Description: Creating a zpool / Zones
Problem statement: Zpools and Zone Creation
RCA Summary: N.A
Work around: Find it Below
Creating a zpool
ZFS uses device names or partition names when dealing with pools and devices. For a device, this will be something like c1t0d0 (for a SCSI device) or c1d1 (for an IDE device). For a partition, it will be something like c1t0d0s0 (for a SCSI device)or c1d1s0 (for an IDE device). This example creates a pool that is mirrored using two disks.
1. To create a zpool in the global zone, use the zpool create command. Typically, you use two devices to provide redundancy.
Global# zpool create mypool mirror c2t5d0 c2t6d0
Note that the zpool create command may fail if the devices are in use or contain some types of existing data (e.g. UFS file system). If they are in use, you will need to unmount them or otherwise stop using them. If they contain existing data you can use the -f (force) flag to override the safety check, but be sure that you are not destroying any data you
want to retain.
2. Examine the pool properties using the zpool list command.
Global# zpool list
This shows you that there is one zpool, named mypool, with a capacity of 199GBytes.
Creating a Zone
To show ZFS working in an environment that is isolated from other applications on the system, you need to create a zone.
To create a zone:
1. Create a directory where the zone file system will reside, using the mkdir command. Be sure to chose a location where the file system has at least 80MBytes of available space.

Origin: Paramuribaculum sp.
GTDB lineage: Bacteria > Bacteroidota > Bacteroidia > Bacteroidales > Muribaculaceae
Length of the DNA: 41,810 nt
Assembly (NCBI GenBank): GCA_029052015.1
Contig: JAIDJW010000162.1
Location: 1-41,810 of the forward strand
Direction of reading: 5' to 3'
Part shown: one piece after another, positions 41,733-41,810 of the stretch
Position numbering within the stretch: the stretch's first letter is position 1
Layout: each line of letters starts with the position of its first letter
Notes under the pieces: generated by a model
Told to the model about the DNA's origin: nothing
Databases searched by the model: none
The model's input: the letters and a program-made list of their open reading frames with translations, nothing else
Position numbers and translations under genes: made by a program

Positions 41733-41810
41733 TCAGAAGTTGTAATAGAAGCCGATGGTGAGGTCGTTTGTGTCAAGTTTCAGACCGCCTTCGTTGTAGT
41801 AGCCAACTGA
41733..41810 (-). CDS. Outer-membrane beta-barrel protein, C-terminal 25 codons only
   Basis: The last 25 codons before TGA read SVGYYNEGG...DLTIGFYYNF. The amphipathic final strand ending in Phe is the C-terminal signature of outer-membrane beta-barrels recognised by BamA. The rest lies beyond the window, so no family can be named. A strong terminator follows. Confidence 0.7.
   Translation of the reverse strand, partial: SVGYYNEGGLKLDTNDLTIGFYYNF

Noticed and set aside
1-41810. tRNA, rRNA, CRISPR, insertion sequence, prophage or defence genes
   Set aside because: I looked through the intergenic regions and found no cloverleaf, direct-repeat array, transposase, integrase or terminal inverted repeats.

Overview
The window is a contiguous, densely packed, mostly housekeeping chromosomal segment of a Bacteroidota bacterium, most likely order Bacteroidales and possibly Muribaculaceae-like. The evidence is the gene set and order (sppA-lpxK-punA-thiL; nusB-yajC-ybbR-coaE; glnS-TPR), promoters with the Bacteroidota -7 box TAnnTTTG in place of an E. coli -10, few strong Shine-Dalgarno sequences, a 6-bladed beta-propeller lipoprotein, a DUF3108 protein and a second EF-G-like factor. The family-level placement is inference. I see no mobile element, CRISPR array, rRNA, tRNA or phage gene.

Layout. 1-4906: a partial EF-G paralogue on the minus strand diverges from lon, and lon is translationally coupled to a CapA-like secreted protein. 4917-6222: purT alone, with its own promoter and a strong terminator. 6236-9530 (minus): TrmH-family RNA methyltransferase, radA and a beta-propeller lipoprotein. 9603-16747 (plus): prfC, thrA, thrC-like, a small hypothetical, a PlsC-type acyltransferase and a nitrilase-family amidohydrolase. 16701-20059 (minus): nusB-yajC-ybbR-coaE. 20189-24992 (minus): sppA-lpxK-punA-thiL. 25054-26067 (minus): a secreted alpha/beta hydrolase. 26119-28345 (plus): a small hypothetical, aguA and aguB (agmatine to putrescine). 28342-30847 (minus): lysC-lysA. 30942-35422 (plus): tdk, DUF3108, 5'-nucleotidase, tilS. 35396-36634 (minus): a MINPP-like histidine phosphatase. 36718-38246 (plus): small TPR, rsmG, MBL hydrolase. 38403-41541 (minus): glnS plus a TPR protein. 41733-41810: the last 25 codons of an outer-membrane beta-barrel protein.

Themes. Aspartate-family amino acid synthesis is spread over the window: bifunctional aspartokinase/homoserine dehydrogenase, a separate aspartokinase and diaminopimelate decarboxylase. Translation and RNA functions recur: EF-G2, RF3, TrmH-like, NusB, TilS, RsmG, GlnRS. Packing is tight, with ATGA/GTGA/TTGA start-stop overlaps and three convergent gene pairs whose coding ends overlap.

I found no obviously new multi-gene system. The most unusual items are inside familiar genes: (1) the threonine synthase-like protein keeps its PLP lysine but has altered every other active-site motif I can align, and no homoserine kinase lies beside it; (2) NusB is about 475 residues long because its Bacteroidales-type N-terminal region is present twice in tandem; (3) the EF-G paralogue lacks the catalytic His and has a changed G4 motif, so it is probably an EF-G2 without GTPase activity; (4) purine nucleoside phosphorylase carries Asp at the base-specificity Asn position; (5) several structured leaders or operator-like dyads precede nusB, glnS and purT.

Global# mkdir /zones
Note that in this example, for the sake of brevity, the root file system of the zone is a UFS file system.
2. Configure the zone (myzone), using the zonecfg command, and specify the location of the zone's files (/zones/myzone). Use the following series of commands.
Global# zonecfg -z myzone
myzone: No such zone configured
Use 'create' to begin configuring a new zone
zonecfg:myzone> set zonepath=/zones/myzone
Again, for the purpose of streamlining, this example uses a very minimal zone. For more details on creating zones see the Solaris Containers How To Do Stuff guide at:
3. Install the zone by using the zoneadm.
Global# zoneadm -z myzone install
Preparing to install zone <myzone>
[Output from zoneadm, this may take a few mins]
4. Boot the zone to complete the installation, using the zoneadm command.
Global# zoneadm -z myzone boot
5. Use the zlogin command to connect to the zone console.
Global# zlogin -C myzone
[Connected to zone 'myzone' console]
[Initial zone boot output, service descriptions are loaded etc.]
It may take a short while for the first boot to configure everything, load all the service descriptors, and so on. You will
need to answer the system configuration details. Some suggestions are:
Terminal=(12)X Terminal Emulator (xterms)
Name service = None
Time Zone = your-time-zone
root passwd = (Your choice – remember it though!)
The zone will reboot after you have provided the configuration information.
6. Before you can proceed to the next stage, the configured zone needs to be shutdown (configuration changes are only applied when the zone boots).
Global# zlogin myzone init 5